Zombie College Football Bowls and Kangaroo Jerky

I don’t need to ask what you’re doing on Tuesday night. I know where you’ll be.

Like most everyone in America, you—and your family and friends—will be riveted to the television, watching every second of the 2017 Cheribundi Tart Cherry Boca Raton Bowl.

Maybe you’ll actually be there on Dec. 19, enjoying the Cheribundi Tart Cherry Boca Raton Bowl live in person.

Then two days later, on Thursday Dec. 21, it’s the Bad Boy Mowers Gasparilla Bowl.

The Cheribundi Tart Cherry Boca Raton Bowl—then the Bad Boy Mowers Gasparilla Bowl—within 48 hours?

That’s too much grand tradition, college football. Take it easy on us!

I’m being a jerk, of course. I’m under no illusion that you’re fired up for the Cheribundi Tart Cherry Boca Raton Bowl. Or the Bad Boy Mowers Gasparilla Bowl. Or the Frankin American Mortgage Music City Bowl. Or the NOVA Home Loans Arizona Bowl. Or the TaxSlayer Bowl.

Whoa, that is some ring on your finger. Where’d you get it?

Me and my team won the 2017 TaxSlayer Bowl.

That’s a real name of an actual thing that exists?

Yes it is.

The arrival of the holidays doesn’t just mean shopping and weird trays of cold cuts at the office party—it also means it’s Ridiculously-Named Zombie Bowl Season.

I call them Zombie Bowls because they don’t really serve a purpose anymore. The college football playoff has effectively killed off the big bowls at the top (they still exist, but come on), making the couple of dozen or so satellite bowls in December less relevant than ever.

In other words: Zombie Bowls.

This is the part where you scold me, saying: Look, Jason, you snobby dingbat—just because the Cheribundi Tart Cherry Boca Raton Bowl has a funny name doesn’t mean it’s not a meaningful experience for the young men who are playing.

And that’s true. If I were a college kid, I’m sure I’d be psyched to go to Boca Raton. I’d be psyched to go to Boca Raton right now. Get out of this frigid New York winter, and walk around in my handsome dad cargo shorts.

But that’s not why they play these games. They play them for TV. Networks like ESPN want the programming.

In 21st century parlance, Zombie Bowls are content. And every network covets content—especially the live kind.

ESPN is under no illusion that 50 million people are going to watch the Bad Boy Mowers Gasparilla Bowl between Temple and Florida International. But they figure it’s vaguely interesting enough to justify putting it on television—and as long as something is on television, it has meaning.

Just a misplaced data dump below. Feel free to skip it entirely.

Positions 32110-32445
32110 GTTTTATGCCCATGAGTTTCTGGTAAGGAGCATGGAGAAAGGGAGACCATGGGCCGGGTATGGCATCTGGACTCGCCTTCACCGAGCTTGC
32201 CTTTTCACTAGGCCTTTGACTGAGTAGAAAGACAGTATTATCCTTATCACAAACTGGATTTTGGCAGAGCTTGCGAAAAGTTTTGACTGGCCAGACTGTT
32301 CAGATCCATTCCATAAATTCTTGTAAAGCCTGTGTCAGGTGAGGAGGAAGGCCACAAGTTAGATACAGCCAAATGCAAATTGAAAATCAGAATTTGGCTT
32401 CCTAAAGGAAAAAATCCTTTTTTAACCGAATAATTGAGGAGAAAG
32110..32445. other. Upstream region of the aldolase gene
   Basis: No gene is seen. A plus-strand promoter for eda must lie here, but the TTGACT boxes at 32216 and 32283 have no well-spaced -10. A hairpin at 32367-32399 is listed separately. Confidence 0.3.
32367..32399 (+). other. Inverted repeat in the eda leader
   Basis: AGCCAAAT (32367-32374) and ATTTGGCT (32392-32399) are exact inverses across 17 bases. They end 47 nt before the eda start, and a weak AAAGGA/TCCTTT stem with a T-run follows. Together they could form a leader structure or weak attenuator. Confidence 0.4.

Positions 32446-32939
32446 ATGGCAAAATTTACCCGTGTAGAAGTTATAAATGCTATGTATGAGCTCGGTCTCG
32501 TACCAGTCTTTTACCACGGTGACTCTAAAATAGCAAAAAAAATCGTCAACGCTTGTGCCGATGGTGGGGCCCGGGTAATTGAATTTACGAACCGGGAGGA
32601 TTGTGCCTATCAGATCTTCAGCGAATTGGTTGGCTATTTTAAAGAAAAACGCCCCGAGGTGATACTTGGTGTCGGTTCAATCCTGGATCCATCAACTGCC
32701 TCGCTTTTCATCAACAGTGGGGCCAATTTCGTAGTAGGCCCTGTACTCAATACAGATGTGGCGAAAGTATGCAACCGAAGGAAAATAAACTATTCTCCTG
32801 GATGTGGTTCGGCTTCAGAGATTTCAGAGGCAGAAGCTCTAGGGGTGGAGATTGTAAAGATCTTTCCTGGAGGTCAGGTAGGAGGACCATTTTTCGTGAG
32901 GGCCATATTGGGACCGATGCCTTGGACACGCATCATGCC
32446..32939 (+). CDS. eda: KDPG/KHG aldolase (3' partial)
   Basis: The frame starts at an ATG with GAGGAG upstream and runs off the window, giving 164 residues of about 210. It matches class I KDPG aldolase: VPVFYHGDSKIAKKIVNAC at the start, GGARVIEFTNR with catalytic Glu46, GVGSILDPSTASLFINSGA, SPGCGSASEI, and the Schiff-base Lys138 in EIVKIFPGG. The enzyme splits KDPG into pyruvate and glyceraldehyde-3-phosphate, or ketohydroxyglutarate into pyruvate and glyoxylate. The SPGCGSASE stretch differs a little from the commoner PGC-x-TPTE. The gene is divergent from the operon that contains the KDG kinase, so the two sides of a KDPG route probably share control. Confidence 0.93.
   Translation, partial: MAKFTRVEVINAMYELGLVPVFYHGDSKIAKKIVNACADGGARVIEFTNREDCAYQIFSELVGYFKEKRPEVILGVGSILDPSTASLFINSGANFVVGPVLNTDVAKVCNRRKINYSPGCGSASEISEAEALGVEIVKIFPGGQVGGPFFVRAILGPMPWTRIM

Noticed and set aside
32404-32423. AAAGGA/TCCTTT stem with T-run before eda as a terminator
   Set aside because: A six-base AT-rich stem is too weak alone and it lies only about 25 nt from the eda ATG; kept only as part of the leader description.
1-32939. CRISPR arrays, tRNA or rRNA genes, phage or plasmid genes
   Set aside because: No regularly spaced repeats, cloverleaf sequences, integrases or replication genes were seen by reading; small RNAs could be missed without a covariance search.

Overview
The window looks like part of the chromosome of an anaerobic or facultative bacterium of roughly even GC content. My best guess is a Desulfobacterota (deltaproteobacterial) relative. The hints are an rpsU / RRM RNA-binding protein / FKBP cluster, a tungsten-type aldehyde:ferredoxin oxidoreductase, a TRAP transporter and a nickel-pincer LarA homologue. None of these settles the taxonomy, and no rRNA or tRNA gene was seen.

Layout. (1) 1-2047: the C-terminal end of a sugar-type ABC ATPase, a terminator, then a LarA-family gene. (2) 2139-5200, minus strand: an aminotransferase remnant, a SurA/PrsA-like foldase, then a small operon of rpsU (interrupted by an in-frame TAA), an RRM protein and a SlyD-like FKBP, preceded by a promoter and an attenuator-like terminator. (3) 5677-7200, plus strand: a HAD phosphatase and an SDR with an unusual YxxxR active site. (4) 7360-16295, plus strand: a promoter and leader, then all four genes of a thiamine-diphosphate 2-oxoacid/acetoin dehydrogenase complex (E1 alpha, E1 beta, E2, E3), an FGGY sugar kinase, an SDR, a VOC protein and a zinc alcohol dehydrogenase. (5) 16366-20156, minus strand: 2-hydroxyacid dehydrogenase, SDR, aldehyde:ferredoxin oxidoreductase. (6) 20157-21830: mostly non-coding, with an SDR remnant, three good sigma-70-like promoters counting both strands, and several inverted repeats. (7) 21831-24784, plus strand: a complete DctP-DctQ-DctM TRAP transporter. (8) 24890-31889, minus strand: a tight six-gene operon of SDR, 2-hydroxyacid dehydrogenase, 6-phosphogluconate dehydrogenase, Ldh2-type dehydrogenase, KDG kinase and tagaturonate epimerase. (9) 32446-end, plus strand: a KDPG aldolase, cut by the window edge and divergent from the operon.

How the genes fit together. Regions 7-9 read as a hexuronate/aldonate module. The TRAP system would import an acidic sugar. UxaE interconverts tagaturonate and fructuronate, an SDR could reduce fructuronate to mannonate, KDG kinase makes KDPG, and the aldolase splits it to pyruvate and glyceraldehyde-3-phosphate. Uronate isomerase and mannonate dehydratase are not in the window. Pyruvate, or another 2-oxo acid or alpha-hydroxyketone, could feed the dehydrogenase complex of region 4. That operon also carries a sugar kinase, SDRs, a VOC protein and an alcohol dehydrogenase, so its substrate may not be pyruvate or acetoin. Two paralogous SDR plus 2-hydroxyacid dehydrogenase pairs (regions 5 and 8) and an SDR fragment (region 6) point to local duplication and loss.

Besides, those Zombie Bowls can be mildly entertaining, especially if the competing option is socializing at your neighbor’s terrible cocktail party.

Think about it. Your choices are:

A. Standing in your neighbor’s living room talking about the tax reform plan with three boring people you don’t know.

B. Hiding in the den eating cheese puffs and watching the Bad Bowl Mowers Gasparilla Bowl.

See? Zombie Bowls do have a purpose. They’re not important—but every so often, you’ll be grateful they exist. That’s why I think the Zombie Bowls could live forever, like true Zombies.

And it’s why I’m urging the sports section at The Wall Street Journal to get involved.

Like everyone in business, we’re trying to figure out our future. We want to create new revenue streams before the robots arrive and replace us all.

Why not lend our name to a Zombie Bowl? We could share the naming rights fees with a couple of other sponsors, to make it cost-effective.

I already have a name picked out: The Wall Street Journal Sports Section Discount Muffler Kangaroo Jerky Two Days After Christmas Bowl.

Just rolls off the tongue, no? I love it.

The Wall Street Journal Sports Section Discount Muffler Kangaroo Jerky Two Days After Christmas Bowl doesn’t have a location yet. But there’s an IKEA not far from me that has a gigantic parking lot. I think that could work. If IKEA gives us a good price, we could change the name to the The Wall Street Journal Sports Section Discount Muffler Kangaroo Jerky Two Days After Christmas Bowl presented by IKEA.

Over time, of course, sponsors will change. Companies go out of business, or decide that sponsoring a Zombie Bowl game makes no sense. Even if the Journal stays on, we will probably have to change our name to things like The Wall Street Journal Sports Section Organic Chemical-Free Baby Wipes Two Days After Christmas Bowl. Or the The Wall Street Journal Sports Section Sparkling Apple Cider Compact Socket Wrench Two Days After Christmas Bowl.

I know none of this is as glamorous sounding as the Rose Bowl. Of course, the Rose Bowl isn’t even called the Rose Bowl anymore. This year, its full name is the College Football Playoff Semifinal at the Rose Bowl Game Presented by Northwestern Mutual.

I’m not kidding. If you’re a rose, it’s enough to make you throw up.

But I do think a network will be interested in televising The Wall Street Journal Sports Section Discount Muffler Kangaroo Jerky Two Days After Christmas Bowl.

And the players? Wow, will those kids be excited when they open up their goody bags with a print copy of The Wall Street Journal, a discount muffler and a delicious bag of Kangaroo Jerky.

After all, the college football season does eventually end. But Kangaroo Jerky lasts forever.

Write to Jason Gay at [email protected]

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